Hands-On with Microsoft’s New Books Experience

Posted on January 19, 2017 by Paul Thurrott in Music + Videos, Windows 10 with 57 Comments

Hands-On with Microsoft's New Books Experience

Microsoft is adding a new e-book store and reading experience to Windows 10 with the Creators Update. Here’s a quick peek at how this will work.

Microsoft’s e-book experiences were outed earlier this week, though I expressed my concerns about trusting Microsoft as a content provider, especially since the content is locked to Windows 10. But this is a major new initiative and it deserves a look.

Which is now possible if you’re a Windows Insider on the Fast ring and live in the United States, thanks to the release of Windows 10 Insider Preview build 15014. (Presumably, these experiences will be available to a broader audience when the Creators Update ships in March/April. But given Microsoft’s history, those outside the U.S. are right to worry, I think.)

In any event, the e-book experience in Windows 10 will be comprised of three major pieces: A new Books area in Windows Store, and library and reading interfaces in Microsoft Edge. (Why Microsoft hasn’t created its own standalone e-book reader app is unclear.)

Books in the store

Thanks to a new Books area in the Windows Store app–which sits alongside previous areas like Apps, Games, Music, and Movies & TV—you can now browse for e-books too.

The Books area looks and works like the other top-level areas in the Store, and provides collections such as Top Books, New Books, and the like. There are category areas as well.

It’s not clear yet how Microsoft’s e-book store compares to, say, Amazon Kindle, Apple iBooks, or Google Play Books, but I checked it against my previous several purchases on Kindle and only some were available from Microsoft too. This includes traditional text-based books, plus some graphic novels, though those in The Walking Dead series were among the missing. My gut feeling is that Kindle is by far the richest and biggest e-book platform and will remain so forever, effectively. But we’ll see how Microsoft grows its own store.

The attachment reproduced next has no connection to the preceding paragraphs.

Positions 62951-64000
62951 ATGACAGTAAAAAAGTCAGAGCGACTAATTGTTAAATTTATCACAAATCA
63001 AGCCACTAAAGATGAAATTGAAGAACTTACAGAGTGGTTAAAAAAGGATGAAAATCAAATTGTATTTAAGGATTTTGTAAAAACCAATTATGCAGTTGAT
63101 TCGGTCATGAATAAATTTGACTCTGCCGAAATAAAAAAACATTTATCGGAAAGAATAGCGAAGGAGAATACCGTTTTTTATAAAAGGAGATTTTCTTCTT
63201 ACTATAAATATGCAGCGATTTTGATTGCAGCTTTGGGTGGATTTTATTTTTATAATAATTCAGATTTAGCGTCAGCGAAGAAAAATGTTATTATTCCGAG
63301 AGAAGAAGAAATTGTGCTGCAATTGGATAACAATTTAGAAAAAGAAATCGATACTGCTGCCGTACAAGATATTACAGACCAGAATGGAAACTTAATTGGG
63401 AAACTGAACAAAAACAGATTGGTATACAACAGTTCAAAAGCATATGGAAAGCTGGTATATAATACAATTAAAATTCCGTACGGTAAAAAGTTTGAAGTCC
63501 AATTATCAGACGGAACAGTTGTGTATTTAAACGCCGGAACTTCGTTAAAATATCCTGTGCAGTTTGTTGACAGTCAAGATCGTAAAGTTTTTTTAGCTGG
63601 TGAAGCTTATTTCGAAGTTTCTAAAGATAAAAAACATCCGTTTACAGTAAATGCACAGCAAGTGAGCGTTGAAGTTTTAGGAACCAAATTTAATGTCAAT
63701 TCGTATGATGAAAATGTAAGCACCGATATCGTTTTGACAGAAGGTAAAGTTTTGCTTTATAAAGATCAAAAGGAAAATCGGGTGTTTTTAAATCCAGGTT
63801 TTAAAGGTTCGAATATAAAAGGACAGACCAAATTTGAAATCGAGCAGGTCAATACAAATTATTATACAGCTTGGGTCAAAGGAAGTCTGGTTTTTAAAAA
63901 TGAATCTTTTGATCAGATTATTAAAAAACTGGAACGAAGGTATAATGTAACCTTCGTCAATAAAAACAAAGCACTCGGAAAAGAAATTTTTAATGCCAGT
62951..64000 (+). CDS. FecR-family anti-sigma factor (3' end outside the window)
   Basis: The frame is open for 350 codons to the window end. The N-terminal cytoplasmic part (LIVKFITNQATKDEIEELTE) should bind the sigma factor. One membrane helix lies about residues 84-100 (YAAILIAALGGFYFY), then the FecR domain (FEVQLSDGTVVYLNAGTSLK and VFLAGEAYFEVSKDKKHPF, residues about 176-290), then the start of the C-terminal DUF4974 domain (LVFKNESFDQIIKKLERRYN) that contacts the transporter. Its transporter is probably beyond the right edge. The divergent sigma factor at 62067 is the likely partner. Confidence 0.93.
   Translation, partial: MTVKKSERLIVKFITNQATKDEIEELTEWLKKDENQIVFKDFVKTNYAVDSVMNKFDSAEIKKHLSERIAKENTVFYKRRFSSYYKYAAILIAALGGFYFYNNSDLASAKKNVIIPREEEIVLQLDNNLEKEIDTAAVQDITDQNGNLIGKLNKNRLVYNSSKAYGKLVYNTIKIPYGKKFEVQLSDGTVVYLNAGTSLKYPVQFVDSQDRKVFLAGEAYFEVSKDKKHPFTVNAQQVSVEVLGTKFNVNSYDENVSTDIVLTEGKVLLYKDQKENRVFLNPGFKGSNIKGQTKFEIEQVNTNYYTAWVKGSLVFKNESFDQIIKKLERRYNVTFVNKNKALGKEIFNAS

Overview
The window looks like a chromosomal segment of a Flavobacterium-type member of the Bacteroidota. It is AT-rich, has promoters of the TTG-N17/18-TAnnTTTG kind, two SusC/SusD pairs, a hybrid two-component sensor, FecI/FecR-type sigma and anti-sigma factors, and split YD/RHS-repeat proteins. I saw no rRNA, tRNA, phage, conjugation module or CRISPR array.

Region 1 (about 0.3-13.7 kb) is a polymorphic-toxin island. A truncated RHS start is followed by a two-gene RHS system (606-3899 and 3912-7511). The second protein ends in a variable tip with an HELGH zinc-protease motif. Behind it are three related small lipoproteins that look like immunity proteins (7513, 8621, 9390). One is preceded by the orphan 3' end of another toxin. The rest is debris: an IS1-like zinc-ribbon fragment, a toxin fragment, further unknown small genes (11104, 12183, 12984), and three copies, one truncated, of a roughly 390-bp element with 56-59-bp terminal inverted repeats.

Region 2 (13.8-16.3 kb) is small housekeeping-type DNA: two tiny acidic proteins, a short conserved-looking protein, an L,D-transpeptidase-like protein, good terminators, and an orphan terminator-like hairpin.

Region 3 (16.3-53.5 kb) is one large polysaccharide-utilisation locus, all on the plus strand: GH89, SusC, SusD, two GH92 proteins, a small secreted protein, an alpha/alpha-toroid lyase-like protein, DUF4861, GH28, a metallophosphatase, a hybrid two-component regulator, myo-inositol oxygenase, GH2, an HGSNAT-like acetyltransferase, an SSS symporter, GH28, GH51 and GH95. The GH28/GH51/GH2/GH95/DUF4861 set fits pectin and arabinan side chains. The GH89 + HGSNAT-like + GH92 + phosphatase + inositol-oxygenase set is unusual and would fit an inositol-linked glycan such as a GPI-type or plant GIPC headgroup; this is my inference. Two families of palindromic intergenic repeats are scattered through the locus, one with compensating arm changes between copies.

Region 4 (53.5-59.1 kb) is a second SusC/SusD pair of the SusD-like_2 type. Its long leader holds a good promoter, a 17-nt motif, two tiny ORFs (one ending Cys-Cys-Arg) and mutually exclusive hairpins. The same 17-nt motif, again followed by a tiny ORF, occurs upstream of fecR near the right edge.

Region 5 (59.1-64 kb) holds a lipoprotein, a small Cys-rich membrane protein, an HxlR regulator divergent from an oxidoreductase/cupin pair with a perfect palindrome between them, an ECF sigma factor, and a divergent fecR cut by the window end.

What’s not available here, however, are periodicals—newspapers and magazines—or the ability to subscribe to such things, and could limit the appeal of this store.

The purchase experience works exactly as it does for apps and other content, as it should. This is one aspect of Windows Store that Microsoft has gotten right.

Books library in Microsoft Edge

Your e-book library is available via the Hubs experience in Microsoft Edge, which is accessed via a button in that browser’s toolbar, next to the Address Bar. Today, in Windows 10, Edge’s Hubs UI provides access to your Favorites, Reading list, History, and Downloads. But with the Creators Update, there is a new entry for Books, which sits right in the middle of those four other buttons.

The Books hub works as expected, listing the e-books you’ve purchased from Microsoft’s Books store in a nice graphical layout that shows off each book’s cover design. Obviously, you just select a book to begin reading it.

Oddly, you can’t also add any unprotected E-PUB documents or PDF files to your library, and then sync them to the cloud, making them accessible on other Windows 10 devices. That seems like an obvious feature.

Reading experience in Microsoft Edge

With the Creators Update, Microsoft Edge is, ahem, edging further from its traditional role as a web browser and into a new role as a digital reading hub. The Reading list feature was the first hint at this new direction, as it brought functionality into the browser that, in Windows 8, was served by a separate app. The additional of e-book support is, of course, another big step.

The issue with both Reading list and Edge’s e-book support is that they are exclusive to Windows 10, which is itself only popular on PCs. This just isn’t how or where most people want to read and until/unless all of this functionality is available on popular mobile platforms, it’s not clear how successful it can be.

My criticisms aside, Microsoft really has nailed the reading experience in Microsoft Edge, which neatly demonstrates how good text can look on modern, high-DPI screens. (This is true on the web and with Reading list as well, of course.)

All the expected customization is there, from fonts and text spacing and sizes to themes. You can navigate through a book using its table of contents or a Groove-like scrubber at the bottom. (It works much like other e-reader experiences, in other words.)

Is it weird reading e-books in a web browser? A little bit, but then I’ve always found Edge to work well with PDFs. There are bigger issues, as noted: The lack of compatibility with popular mobile platforms, of course, and the lack of support for periodical support.

But why stop at e-books? With Audible dropping its exclusivity arrangement with Apple iBooks today, I’m wondering now if Microsoft will be adding audiobook support to Windows 10 and the Windows Store next.

Maybe that can be a feature for Redstone 3.

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